The proposed change will increase the percentage from 60 percent to 75 percent, an increase that would make the rationing effects worse. Shifting seniors away from rehabilitation hospitals simply because their diagnoses are not included on an outdated list of medical conditions is not “reform.”
Thankfully, U.S. Rep. Chellie Pingree recognizes this and recently signed a letter to Health & Human Services Secretary Kathleen Sebelius expressing her concerns.
There are multiple alternatives available to achieve reform in our healthcare system, including within the rehabilitation hospital community, but reducing patients’ access to our services simply because of their diagnoses is not one of them.
Jeanine S. Chesley
CEO, New England Rehabilitation Hospital of Portland Portland
Dechaine could be impetus for Hamlet’s soliloquy
Among the slings and arrows of outrageous fortune Hamlet lists in his “To be or not to be” speech are “the law’s delay” and “the insolence of office.”
As his motion for a retrial enters its sixth year, Dennis Dechaine certainly knows about the former. The latter is amply demonstrated by the diametrically opposite interpretations by two superior court justices of Maine’s post-conviction DNA statute – which requires evaluating DNA test results with all the other evidence in the case.
Justice Carl Bradford, the trial judge still to rule on Dechaine’s re-trial motion, interprets “all the other evidence in the case” to mean only evidence directly related to DNA, e.g., test results and methodologies. To date, Bradford has not admitted evidence relating to time-of-death, which supports Dechaine’s innocence, or an alternative suspect. DNA should not be the only allowable kind of evidence of an alternative suspect.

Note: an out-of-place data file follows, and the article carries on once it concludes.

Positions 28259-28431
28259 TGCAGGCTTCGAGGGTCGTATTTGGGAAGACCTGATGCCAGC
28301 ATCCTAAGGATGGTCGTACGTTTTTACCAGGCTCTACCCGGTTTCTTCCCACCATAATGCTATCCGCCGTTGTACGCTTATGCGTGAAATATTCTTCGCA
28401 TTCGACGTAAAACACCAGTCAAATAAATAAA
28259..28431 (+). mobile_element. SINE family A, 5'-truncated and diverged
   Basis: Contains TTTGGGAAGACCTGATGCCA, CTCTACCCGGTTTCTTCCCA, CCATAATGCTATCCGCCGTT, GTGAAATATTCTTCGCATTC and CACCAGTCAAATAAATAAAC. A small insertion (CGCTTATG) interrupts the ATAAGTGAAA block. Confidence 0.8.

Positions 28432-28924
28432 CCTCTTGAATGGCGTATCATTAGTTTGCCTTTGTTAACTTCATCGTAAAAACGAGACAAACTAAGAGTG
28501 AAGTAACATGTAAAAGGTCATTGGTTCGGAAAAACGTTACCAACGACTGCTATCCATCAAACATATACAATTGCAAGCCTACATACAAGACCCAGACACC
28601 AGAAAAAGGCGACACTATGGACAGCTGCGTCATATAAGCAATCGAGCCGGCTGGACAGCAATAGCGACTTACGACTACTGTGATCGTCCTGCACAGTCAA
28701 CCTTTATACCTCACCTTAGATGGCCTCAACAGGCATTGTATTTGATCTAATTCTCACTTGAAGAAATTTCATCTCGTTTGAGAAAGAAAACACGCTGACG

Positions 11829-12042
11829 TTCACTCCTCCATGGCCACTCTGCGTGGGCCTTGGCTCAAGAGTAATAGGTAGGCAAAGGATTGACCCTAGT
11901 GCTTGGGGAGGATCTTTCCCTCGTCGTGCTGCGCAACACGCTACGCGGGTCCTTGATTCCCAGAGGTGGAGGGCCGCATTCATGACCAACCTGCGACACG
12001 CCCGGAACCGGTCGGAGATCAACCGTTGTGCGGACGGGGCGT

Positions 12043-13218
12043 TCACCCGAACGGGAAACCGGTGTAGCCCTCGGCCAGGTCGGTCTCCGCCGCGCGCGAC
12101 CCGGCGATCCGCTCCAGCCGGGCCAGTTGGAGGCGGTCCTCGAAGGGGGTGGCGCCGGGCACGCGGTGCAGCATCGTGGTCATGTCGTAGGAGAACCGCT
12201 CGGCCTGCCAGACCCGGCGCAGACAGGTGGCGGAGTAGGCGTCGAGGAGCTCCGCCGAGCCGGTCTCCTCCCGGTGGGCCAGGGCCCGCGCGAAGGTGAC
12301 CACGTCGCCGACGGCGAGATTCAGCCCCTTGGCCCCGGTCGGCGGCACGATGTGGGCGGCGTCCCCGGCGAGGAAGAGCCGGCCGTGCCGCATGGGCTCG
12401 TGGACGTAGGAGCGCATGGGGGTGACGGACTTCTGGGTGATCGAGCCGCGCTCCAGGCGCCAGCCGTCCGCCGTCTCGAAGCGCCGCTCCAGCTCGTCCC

Judge Thomas Warren, in a March 14, 2012 ruling denying a similar re-trial motion, argues the exact opposite: that it is “necessary” to evaluate the DNA evidence “in light of the entire body of evidence,” which includes bloodstains, a sheet used to wrap the victim’s body, its burial location, the murder weapon, et al.
The courts can’t have it both ways. Neither can the attorney general’s office, which appears eager to use “any and all evidence” to support a conviction, but resists using it to establish a truth that might lead to exoneration.
Given the chance in 2011 to clarify their intent regarding these opposing interpretations of their own law, the Legislature’s Judiciary Committee ruled unanimously against doing so.
So Dechaine is still waiting – in the 26th year of “the law’s delay.”
Push for welfare reform ignores need for fair pay
In all the talk about “welfare reform” and work requirements, notably absent is any discussion of employer responsibility both to their employees and those looking for work.
Is the pay a living wage? What are the benefits, cost of working, including transportation and child care?
Why put all the responsibility on the recipient of “welfare?”
Critics obviously lack facts and compassion. Many employers lack imagination, are unwilling to train a worker and are timid.
The employer has all the power, not the applicant.
Virginia Arbuckle Spencer